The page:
When the Atlanta Thrashers traded for Pavel Kubina in July, I was puzzled. Didn’t they already have three offensive-minded blueliners under contract in Tobias Enstrom, Ron Hainsey and highly regarded rookie Zach Bogosian?
The way in which Enstrom and Bogosian finished the season made the Kubina acquisition all the more baffling to me. Enstrom had 20 points in his last 22 games and logged the most ice time of any Thrasher. After missing 28 games with a broken leg early in the season, Bogosian finished his rookie season on a positive note, recording 11 of his 19 points over his last 16 games played. That’s a 56 point pace for the defenseman. Even more amazing is the fact that only three of those 11 points were on the power play.
Ron Hainsey was the most prolific point producer from the back end for the Thrashers last season with 39 points. He has averaged 35 points over the past three seasons. There is reason for concern however. Over the same 22 game period to finish last season, Hainsey recorded only nine points, where Enstrom had 20 points and Bogosian scored 11 points.
Could the addition of Pavel Kubina signify Hainsey’s transition to a lesser offensive role? I doubt it, but Kubina did log the second most power play ice time for Toronto last season and recorded his second consecutive 40 point season.
So what does all this mean for the Thrashers suddenly offensive defence corps? Unless there is a trade, I suspect the pecking order for power play duties amongst defensemen will be Hainsey, Kubina, Enstrom and finally Bogosian. That leaves little man advantage time for Anssi Salmela, so he’s best avoided with the team so deep in back end talent.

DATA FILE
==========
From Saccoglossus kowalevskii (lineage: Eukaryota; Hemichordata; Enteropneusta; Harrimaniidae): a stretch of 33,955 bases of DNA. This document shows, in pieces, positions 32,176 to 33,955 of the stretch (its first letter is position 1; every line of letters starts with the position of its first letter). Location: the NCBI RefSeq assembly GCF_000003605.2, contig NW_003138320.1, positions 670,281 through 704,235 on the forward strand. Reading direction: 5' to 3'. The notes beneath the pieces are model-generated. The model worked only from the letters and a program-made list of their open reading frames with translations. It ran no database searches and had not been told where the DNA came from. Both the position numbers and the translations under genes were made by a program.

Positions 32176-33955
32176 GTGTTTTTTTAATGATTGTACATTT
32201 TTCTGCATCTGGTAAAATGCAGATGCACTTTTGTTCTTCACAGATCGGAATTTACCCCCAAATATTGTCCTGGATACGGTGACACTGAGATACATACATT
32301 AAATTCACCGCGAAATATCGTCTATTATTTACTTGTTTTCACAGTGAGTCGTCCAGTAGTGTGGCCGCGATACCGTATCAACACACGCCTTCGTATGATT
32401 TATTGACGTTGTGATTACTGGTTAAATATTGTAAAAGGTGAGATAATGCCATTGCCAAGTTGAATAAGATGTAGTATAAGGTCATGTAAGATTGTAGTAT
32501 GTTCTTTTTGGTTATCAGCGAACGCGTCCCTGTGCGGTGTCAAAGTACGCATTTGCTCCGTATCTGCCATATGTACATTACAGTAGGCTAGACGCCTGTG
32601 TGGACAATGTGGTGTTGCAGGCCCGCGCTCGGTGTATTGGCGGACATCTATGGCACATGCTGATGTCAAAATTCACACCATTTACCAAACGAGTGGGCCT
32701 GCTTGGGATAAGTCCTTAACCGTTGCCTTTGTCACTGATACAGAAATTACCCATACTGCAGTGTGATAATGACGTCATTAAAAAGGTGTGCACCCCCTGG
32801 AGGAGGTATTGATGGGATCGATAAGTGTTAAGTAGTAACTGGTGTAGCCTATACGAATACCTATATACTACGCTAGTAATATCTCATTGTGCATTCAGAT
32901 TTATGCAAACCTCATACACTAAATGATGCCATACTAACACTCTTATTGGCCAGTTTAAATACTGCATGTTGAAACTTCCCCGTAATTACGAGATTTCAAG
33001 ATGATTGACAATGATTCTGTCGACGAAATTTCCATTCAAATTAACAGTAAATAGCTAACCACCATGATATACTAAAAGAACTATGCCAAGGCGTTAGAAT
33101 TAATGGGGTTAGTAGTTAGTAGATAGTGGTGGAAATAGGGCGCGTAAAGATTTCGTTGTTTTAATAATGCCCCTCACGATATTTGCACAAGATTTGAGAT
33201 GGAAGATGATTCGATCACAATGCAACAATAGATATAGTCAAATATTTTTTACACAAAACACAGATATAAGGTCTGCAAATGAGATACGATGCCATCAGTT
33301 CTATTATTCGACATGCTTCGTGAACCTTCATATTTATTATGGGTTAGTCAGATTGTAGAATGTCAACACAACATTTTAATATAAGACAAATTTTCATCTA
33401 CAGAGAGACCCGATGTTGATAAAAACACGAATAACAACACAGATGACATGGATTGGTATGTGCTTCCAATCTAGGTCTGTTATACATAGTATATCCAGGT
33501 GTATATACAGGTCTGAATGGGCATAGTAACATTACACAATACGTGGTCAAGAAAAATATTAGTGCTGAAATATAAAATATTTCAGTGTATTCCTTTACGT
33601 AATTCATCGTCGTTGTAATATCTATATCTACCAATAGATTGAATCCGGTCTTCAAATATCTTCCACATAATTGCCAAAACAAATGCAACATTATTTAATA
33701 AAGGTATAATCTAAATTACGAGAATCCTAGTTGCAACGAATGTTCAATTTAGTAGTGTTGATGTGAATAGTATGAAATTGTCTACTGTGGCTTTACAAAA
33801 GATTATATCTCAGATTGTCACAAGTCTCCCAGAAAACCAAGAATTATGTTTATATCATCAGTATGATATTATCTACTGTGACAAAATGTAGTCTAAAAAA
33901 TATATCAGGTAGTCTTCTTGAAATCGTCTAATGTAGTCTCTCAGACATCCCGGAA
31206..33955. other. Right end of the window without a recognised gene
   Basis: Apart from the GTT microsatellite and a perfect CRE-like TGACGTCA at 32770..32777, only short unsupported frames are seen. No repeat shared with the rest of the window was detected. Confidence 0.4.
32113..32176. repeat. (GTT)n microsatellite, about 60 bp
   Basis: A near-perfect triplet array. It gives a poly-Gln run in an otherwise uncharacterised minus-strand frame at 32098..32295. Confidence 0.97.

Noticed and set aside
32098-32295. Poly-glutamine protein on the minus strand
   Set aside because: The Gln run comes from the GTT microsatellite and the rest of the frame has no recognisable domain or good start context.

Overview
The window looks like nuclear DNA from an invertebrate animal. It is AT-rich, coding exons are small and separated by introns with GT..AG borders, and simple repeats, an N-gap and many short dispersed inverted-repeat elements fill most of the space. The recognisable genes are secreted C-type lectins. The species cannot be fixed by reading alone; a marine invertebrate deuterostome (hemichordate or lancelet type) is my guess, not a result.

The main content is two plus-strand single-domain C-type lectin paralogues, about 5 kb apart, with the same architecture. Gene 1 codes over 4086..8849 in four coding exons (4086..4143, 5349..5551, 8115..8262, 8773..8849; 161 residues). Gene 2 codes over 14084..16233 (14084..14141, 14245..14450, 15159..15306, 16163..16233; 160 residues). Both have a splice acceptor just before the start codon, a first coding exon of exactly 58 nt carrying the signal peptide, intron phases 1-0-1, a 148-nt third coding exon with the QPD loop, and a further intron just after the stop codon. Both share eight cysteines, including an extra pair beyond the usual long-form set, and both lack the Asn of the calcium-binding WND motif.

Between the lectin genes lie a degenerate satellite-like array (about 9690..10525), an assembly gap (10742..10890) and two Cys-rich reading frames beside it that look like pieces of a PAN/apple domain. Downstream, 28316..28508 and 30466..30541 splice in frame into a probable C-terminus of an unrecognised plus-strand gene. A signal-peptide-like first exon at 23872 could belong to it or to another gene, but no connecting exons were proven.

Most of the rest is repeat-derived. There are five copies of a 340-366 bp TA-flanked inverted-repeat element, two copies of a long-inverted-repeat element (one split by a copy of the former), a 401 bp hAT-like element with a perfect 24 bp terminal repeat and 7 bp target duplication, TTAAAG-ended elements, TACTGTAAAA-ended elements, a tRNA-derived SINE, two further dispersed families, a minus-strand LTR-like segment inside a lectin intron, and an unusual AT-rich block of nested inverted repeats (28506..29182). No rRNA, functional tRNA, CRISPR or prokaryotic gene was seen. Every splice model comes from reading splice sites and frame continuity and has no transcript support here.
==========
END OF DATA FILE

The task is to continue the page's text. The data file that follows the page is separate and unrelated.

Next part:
Bryan Little had a great start to 2008-09, jumping out of the gates with 32 points in his first 38 games, which would have been a 69 point season if he was able to maintain that pace. Unfortunately, Little had an abysmal second half with only 19 points in the last 41 games, which equates to a measly 38 point pace over 82 games.
Little should even out his scoring this season, but I don’t think we’ll see any great increase or decrease in points. He should end up with between 50-55 points, playing on a line with Rich Peverley and Slava Kozlov.
Todd White’s 73 points last year were 13 more than his previous best. The odd part is that a career year from a 34-year-old is almost unheard of for NHL players. The question is can he even come close this season? My Magic 8-Ball says “Don’t count on it”.
During a 20 game stretch from the middle of February to the end of March, White had 25 points. Kovalchuk was in on 64 per cent of White’s points over that period. The Todd was second only to Kovalchuk in average power play ice time on the Thrashers.
In my article last week, I stated that he would likely be gone before he falls to where I would take him in my draft. I stand by what I wrote, but don’t confuse that with me not taking White if he were to drop to where the low 60 point players are being taken.
Slava’s Swan Song?
This season could be the 37-year-old Kozlov’s last in the NHL. Kozlov did not fade down the stretch last season; in fact he got stronger with 22 points over the last 17 games.
Kozlov received the third most average power play ice time. This old man has been very durable, missing a total of only ten games over the last six NHL seasons. While I doubt he’ll match last year’s 76 points, perhaps he shouldn’t be completely stricken from your draft lists.